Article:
Nomological Net

Stray thoughts from here and there. The occasional concern for construct validity. No more logic. Fish.

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faults in the clouds of delusion

Monday, March 08, 2010

A nice interview

In the NYTimes recently, with Tachi Yamada, president of the Bill & Melinda Gates Foundation's Global Health program. Some excerpts:

- I think the most difficult transition for anybody from being a worker bee to a manager is this issue of delegation. ... a principle that I apply today — I don’t micromanage, but I have microinterest. I do know the details. I do care about the details. I feel like I have intimate knowledge of what’s going on, but I don’t tell people what to do.

- you can’t possibly be competitive in the world unless you actually go outside your own geography and learn the way other people live and think.

- when you actually are with somebody, you’ve got to make that person feel like nobody else in the world matters. I think that’s critical. So, for example, I don’t have a mobile phone turned on because I’m talking to you. I don’t want the outside world to impinge on the conversation we’re having.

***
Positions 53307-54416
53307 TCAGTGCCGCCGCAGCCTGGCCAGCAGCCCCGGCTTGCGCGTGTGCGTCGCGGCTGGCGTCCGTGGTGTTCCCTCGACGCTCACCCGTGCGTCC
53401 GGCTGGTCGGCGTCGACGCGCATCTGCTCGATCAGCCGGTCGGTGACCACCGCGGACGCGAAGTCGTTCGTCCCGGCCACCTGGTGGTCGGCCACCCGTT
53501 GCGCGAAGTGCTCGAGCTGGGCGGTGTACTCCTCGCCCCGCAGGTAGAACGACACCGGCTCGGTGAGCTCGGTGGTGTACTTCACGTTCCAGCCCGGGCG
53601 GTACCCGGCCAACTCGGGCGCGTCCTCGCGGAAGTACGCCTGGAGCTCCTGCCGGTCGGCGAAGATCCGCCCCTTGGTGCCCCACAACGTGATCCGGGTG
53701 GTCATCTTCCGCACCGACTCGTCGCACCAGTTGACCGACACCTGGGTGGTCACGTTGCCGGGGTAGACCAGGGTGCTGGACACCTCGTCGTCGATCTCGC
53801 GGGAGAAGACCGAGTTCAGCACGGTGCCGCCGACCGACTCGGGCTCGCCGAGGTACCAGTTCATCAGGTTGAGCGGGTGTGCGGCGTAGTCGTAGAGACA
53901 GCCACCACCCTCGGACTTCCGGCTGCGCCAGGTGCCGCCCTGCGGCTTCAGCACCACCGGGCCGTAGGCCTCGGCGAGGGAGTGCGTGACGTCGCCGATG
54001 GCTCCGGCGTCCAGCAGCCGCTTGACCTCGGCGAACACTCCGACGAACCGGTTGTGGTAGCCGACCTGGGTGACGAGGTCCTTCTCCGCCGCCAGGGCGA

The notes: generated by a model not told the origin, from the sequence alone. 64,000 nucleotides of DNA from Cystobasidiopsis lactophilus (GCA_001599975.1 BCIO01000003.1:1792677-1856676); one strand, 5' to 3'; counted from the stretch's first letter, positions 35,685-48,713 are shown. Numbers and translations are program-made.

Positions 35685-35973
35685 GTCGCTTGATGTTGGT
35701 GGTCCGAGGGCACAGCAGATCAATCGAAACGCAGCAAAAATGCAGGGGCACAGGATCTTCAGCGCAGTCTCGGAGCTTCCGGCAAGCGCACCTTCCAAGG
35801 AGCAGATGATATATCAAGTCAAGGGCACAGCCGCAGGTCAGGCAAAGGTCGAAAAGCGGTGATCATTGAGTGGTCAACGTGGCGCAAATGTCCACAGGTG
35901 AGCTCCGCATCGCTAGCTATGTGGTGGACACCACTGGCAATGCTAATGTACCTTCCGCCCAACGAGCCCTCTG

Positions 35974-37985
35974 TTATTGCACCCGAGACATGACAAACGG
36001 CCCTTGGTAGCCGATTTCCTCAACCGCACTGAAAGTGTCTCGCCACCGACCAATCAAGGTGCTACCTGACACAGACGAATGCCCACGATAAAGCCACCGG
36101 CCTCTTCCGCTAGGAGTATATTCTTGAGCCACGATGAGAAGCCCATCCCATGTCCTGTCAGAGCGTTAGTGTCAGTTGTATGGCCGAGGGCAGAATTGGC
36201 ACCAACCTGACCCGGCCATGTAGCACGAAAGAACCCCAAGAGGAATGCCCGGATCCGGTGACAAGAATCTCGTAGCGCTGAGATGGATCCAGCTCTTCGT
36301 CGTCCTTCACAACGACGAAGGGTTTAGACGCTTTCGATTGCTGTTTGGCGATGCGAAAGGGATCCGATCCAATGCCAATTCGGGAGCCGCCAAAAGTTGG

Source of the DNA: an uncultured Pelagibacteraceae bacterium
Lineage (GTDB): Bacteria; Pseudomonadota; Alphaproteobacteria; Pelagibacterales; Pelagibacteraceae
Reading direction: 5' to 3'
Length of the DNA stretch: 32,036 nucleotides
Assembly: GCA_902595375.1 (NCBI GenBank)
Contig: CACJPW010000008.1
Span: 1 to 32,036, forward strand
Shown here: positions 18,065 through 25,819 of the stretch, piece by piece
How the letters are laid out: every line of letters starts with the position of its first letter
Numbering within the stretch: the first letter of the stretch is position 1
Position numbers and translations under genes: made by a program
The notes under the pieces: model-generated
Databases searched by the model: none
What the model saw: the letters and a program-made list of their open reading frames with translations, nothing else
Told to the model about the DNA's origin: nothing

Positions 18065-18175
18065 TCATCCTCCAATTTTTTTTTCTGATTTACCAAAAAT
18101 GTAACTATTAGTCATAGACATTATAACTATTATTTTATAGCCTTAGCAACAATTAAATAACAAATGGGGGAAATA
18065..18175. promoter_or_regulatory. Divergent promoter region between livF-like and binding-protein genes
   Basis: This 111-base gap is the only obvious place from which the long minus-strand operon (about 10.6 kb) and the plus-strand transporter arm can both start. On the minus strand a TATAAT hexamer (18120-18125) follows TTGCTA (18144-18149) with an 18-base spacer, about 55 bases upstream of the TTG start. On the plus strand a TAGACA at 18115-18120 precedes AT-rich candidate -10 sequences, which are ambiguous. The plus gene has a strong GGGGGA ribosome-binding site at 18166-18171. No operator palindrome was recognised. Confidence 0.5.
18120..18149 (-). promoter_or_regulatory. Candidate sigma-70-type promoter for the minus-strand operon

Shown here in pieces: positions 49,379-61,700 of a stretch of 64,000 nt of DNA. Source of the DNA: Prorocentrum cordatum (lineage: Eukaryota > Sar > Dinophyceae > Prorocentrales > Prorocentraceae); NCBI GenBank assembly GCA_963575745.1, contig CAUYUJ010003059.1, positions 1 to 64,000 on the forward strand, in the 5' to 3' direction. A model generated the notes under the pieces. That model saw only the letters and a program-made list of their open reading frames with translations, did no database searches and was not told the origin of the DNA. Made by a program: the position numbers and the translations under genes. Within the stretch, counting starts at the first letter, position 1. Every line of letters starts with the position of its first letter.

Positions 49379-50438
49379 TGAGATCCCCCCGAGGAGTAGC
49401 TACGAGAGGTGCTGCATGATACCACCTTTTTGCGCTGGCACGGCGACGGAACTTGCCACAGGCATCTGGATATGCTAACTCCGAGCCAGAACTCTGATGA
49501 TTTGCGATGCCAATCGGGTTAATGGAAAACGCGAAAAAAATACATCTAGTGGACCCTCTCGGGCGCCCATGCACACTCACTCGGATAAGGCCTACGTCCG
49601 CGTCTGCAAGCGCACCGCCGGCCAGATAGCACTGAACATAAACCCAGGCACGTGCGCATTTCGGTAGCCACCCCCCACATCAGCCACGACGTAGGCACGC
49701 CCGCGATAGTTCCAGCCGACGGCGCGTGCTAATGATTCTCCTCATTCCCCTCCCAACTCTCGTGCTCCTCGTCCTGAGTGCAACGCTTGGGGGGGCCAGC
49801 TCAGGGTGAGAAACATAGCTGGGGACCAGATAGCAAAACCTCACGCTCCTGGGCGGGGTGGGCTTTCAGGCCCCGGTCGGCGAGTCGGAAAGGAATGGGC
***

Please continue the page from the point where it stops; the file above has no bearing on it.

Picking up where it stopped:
- I spent a couple of evenings reading the paper and wrote a six-page review of it. I shredded the analysis. And I showed it to him, to show how smart I was. He looked at it and said, “O.K., now I want you to write me a report and give me a reason why it’s a fantastic paper and how we could make it even better.”

- Intelligence is often more displayed in what I would call complex abstract thinking, and there’s nothing more complex and abstract than human relationships.

- if I have something negative to say, I will say it. I will be clear about it. But I won’t try to couch it in a lot of positives, because people have a natural tendency to not want to hear a negative message. ... But I also try to give positive feedback in other moments. To try to mix the two is often very hard, because the positive messages get lost in the one negative message, and the negative message gets garbled.

- I don’t think anyone should do one job for too long a time. I think every five to eight years you should be willing to take on some different challenges. It’s so easy to get stale. Every time I’ve left a job, I was loving the job that I left. But I never regretted the next move that I made.


Kudos to the interviewer, Adam Bryant.

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